7 Ways to Use Good Drama In Your Game

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Drama between the players of your gaming group can be a negative experience. But drama in your game can be a good thing. This week we’re going to talk about 7 ways to embrace “good” drama to enrich your games.

Before we can talk about “good” drama, we need to talk about what counts as “bad” drama. In general, bad drama is any decision in-or-out of character that negatively affects the enjoyment of the rest of the table.

Everyone’s goal is to have fun and enjoy the game you are playing. As a member of the game, you need to make sure that your actions aren’t depriving anyone else of having fun. Justifying your actions as “something that your character would do” doesn’t matter. Your character isn’t a real person. It only does what you decide it does, and if your decision would harm someone’s fun, then it is your responsibility to NOT do that.

 What? I'm Chaotic Neutral

What? I'm Chaotic Neutral

Now, let’s talk about ways to create “good” drama.

1.       Set Expectations

The most important thing you can do is talk about your expectations, playstyle, and comfort levels before beginning the game. This is at the player level, and should be done before you talk about characters.

Once everyone is on the same page, you can talk about your characters. Build characters that have connections or each other, or establish elements of their backstory that can be woven into confrontations.

2.       What Problems Do You Want?

 Currently my favorite RPG

Currently my favorite RPG

The conflict that a character faces can shape who they are. Are you a person that stays optimistic even in the face of despair? It’s easy to say that, but the character’s actions prove it to be true or false. Sometimes there is an intentional disconnect between what a CHARACTER wants, and what a PLAYER wants.

Masks does a great job of building this into their classes (playbooks). Each playbook has a type of drama or conflict that you will deal with. The Nova, for example, is very powerful but has poor control of their powers, causing collateral damage. The CHARACTER wants to avoid excessive damage, but the PLAYER has indicated they want to deal with these problems by picking the playbook. Occasionally having them cause collateral damage and deal with its repercussions is something that the PLAYER wants to deal with, even if the CHARACTER doesn’t.

3.       Interact with Players

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The GM is in charge of all the NPCs that you might interact with, but great sources of drama come from two (or more!) players interacting with each other.

In order to add more to the story, you can create drama between two PCs. Maybe you have conflicting ideals. Maybe someone has unreciprocated feelings for another character. Find something that both players are ok with doing, and make drama!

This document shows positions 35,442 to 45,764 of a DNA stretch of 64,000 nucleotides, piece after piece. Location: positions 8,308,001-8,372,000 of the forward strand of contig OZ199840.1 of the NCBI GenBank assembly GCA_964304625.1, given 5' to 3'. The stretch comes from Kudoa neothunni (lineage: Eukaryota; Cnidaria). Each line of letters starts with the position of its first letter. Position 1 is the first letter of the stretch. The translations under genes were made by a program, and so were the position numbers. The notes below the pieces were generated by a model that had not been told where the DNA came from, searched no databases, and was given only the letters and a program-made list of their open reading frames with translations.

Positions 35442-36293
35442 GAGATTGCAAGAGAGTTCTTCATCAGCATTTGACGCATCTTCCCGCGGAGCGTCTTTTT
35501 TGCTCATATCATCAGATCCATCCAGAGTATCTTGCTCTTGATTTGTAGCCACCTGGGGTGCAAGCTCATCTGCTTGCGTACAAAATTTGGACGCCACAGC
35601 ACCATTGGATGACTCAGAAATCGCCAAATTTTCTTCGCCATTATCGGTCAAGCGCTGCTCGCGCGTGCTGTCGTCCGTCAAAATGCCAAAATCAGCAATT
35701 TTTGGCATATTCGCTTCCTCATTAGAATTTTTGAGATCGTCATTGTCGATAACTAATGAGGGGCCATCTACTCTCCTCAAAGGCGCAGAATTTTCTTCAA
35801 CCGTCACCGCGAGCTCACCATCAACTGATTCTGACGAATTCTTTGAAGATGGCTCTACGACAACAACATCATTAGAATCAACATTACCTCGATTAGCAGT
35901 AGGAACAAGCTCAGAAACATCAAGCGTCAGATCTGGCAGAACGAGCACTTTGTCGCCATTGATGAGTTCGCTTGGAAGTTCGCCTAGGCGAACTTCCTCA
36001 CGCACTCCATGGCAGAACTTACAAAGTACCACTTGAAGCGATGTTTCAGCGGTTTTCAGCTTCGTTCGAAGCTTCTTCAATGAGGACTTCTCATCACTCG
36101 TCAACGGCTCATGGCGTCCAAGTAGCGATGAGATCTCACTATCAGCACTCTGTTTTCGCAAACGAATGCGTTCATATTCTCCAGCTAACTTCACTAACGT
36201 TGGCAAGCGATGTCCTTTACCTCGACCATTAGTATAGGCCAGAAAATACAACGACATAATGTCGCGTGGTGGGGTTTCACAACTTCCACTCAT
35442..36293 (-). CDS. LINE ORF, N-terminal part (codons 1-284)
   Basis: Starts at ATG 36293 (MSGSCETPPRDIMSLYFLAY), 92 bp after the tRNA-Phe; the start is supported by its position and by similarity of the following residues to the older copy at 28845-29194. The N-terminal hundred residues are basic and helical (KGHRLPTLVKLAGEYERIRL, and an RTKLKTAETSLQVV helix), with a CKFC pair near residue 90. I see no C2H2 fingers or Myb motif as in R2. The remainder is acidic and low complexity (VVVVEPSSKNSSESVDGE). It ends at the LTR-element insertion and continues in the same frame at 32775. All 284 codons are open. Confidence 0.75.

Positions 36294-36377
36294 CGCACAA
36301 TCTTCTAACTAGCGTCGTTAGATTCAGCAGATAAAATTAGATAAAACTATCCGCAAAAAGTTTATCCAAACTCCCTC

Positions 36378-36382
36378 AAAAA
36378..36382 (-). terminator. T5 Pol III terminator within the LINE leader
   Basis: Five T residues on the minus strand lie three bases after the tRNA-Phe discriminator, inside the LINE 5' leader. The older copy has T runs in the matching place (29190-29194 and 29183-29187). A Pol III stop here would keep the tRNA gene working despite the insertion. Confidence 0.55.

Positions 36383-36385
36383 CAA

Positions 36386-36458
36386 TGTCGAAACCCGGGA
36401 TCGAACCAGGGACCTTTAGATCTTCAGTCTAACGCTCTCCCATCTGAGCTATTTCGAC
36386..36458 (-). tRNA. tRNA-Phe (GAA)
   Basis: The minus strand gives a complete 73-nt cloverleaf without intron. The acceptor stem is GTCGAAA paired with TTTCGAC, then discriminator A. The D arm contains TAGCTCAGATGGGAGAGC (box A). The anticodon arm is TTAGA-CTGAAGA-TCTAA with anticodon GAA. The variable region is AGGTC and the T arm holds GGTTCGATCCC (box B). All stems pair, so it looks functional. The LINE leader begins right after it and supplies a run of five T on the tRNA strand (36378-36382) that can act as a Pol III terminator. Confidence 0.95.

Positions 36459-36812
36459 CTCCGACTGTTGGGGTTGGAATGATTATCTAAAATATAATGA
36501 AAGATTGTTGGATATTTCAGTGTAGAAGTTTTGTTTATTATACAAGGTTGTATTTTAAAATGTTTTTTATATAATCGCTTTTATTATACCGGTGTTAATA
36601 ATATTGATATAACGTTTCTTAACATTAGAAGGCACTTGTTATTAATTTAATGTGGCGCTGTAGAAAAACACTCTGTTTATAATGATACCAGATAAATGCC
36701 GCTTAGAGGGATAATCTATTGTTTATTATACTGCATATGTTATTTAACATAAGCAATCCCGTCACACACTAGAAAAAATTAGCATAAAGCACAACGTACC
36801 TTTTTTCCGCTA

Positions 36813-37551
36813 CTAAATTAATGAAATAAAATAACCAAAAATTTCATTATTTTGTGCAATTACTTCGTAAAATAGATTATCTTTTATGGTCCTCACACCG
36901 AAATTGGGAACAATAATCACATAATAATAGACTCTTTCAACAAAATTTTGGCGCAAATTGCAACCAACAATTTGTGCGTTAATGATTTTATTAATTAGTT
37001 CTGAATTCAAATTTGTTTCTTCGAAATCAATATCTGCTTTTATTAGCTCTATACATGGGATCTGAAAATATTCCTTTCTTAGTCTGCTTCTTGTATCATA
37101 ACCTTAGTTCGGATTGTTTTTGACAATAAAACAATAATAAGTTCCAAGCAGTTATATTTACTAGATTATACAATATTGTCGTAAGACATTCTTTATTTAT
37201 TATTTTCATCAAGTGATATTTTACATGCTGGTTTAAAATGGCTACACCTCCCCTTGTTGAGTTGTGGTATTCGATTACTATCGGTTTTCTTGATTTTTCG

The great thing about player driven drama is that it is often at the forefront of the story. Unlike an NPC, which fades from sight when not involved, the players are always there.

This is really useful for games that are played for an audience like actual play podcasts or livestreams. The audience sees this conflict, and knows that it is always there. A conflict with an NPC is put on hiatus until that NPC comes back into the picture.

4.       Act Unreasonably

 "You know what? I punch him."

"You know what? I punch him."

It’s hard to do sometimes, but your character doesn’t always have to act rationally. Sometimes they’re afraid. Sometimes they’re too angry to think. Have them act in a way that creates drama with another character.

Are you the healer, and you’re angry at another character? Tell the player how you are intentionally prioritizing healing someone else first, or are healing them less than you normally would. The important thing here is that you told the PLAYER what you were doing, and thus what the drama is. If you kept it to yourself, it might have been missed, or maybe the PLAYER thought you were lashing out. And back to our original point, if not healing them would kill their character, then maybe don’t do that. Remember, the point is for everyone to have fun. If having their character die would hurt them, then it is in your power to not use that idea.

On the flip side, maybe your character is acting overly sensitive. Maybe they THINK the healer is healing them less than they should. The character can harbor the resentment, and eventually confront the healer in a dramatic fashion.

5.       Support the Narrative

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Your drama doesn’t need to always be in the front. When other players have drama, act to support one of their sides. Allow yourself to be a supporting character in their story arc. Don’t make it about yourself, and take actions that either heighten the drama or allow it to continue.